Ford then hires Carroll Shelby to design and test cars for the race. Shelby asks Ken Miles to be his driver, and Miles accepts knowing that the corporate powers at Ford are worried about his unpredictability as a spokesman for Ford. Throughout the car’s development, Shelby and Miles are second-guessed by Ford management who view the entire initiative as a public relations project, not as a test to prove Ford’s racing dominance over Ferrari, the winner of Le Mans for many years. Ken is angry when his desire for excellence is countermanded by Ford’s desire for expediency and immediate results. Ken becomes so disillusioned with their interference that he wants to quit, but Shelby convinces him to stay the course, and not allow anger to control his responses to Ford’s interference.

The Talmud tells us, “The life of those who cannot control their anger is not a life (Pesachim 113b). Moreover, “when a person gets angry, if he is a sage, his wisdom departs from him; if he is a prophet, his prophecy departs from him (Pesachim 66b). The great Maimonides writes that when someone becomes angry, it is as if he worships idols (Hilchot Deot 2:3). The Sages caution us not to be angry, for when we are angry we do not see the consequences of our actions and often do things we regret later on. When it comes to the trait of anger, Maimonides says there is no middle way (Hilchot Deot 2:3). We should avoid it at all costs. It may be necessary to appear angry at times, but we should not actually be angry.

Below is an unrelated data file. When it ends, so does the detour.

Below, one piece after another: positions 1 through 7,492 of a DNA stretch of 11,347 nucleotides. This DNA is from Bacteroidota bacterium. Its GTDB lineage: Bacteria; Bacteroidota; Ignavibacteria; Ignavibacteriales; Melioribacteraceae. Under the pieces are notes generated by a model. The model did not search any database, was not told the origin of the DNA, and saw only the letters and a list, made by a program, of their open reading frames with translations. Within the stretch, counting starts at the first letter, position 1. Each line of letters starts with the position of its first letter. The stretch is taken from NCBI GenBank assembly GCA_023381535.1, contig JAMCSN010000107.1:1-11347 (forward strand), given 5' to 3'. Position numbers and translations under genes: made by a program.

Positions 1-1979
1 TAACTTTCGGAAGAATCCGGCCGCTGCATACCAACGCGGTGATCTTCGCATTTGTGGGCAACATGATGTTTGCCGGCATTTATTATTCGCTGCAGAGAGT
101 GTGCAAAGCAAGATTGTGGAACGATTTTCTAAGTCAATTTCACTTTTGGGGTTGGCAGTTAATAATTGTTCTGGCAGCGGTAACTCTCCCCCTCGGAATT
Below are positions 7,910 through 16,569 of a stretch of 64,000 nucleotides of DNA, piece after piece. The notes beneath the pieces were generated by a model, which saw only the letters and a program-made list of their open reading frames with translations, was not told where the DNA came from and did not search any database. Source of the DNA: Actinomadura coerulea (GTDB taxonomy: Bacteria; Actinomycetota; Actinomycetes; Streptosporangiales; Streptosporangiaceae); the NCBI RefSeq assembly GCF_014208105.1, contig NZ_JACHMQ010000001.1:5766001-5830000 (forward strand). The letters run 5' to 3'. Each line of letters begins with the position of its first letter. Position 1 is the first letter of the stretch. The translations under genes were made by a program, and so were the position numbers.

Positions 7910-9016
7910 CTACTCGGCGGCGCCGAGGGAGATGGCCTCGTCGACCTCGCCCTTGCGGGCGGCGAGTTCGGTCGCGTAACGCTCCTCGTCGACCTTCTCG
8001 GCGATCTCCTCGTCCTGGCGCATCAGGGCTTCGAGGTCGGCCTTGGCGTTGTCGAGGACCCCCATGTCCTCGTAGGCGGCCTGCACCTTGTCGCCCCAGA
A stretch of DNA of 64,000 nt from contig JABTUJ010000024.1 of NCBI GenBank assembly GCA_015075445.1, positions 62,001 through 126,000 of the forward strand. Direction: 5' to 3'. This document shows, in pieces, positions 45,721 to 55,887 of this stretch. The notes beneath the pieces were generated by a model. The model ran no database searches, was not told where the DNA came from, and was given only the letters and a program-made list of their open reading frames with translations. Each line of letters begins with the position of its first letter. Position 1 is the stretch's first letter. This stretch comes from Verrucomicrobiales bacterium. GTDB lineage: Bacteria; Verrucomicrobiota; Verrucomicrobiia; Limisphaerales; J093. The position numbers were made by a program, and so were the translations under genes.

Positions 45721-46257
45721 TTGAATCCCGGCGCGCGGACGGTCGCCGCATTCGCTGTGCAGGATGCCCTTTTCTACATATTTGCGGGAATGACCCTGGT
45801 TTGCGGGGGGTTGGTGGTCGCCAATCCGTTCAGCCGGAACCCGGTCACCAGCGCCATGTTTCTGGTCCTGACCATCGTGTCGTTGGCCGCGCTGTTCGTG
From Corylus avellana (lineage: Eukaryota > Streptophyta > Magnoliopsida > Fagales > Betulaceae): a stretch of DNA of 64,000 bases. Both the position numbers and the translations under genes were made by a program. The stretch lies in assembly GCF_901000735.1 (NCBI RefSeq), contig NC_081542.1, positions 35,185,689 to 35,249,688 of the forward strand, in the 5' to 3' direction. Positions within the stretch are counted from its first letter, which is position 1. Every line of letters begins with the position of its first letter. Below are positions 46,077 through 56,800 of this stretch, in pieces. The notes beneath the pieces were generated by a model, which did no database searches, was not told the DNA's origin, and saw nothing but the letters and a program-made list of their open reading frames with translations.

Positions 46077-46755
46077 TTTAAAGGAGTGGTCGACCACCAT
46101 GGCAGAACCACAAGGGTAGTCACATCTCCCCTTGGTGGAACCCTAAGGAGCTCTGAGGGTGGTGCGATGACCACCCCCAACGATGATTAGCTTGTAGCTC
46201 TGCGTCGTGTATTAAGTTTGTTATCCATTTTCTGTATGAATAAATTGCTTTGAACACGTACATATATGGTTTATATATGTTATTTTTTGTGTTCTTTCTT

The Orchot Tzadikim, a 15th century ethicist, observes that anger destroys personal relationships. People do not like to be around angry people; therefore, angry people often end up isolated, apart from friends and even from family. Furthermore, anger often drives out positive emotions like forgiveness, compassion, empathy, and sensitivity.

Ken Miles in Ford v. Ferrari begins as a quick-tempered man, prone to anger. Through real life experience, he learns that by controlling his emotions and his responses to provocations, he can lead a more satisfying life.

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It’s a Beautiful Day in the Neighborhood (2019), directed by Marielle Heller

It is not easy to find a film that is “kosher” in the ultimate sense, but I think It’s a Beautiful Day in the Neighborhood qualifies. I define a “kosher movie” as one that has something meaningful to say about life, that can help us navigate our own lives; and this story of the friendship of celebrated children’s show host, Fred Rogers, with investigative journalist Lloyd Vogel has much Torah wisdom to offer.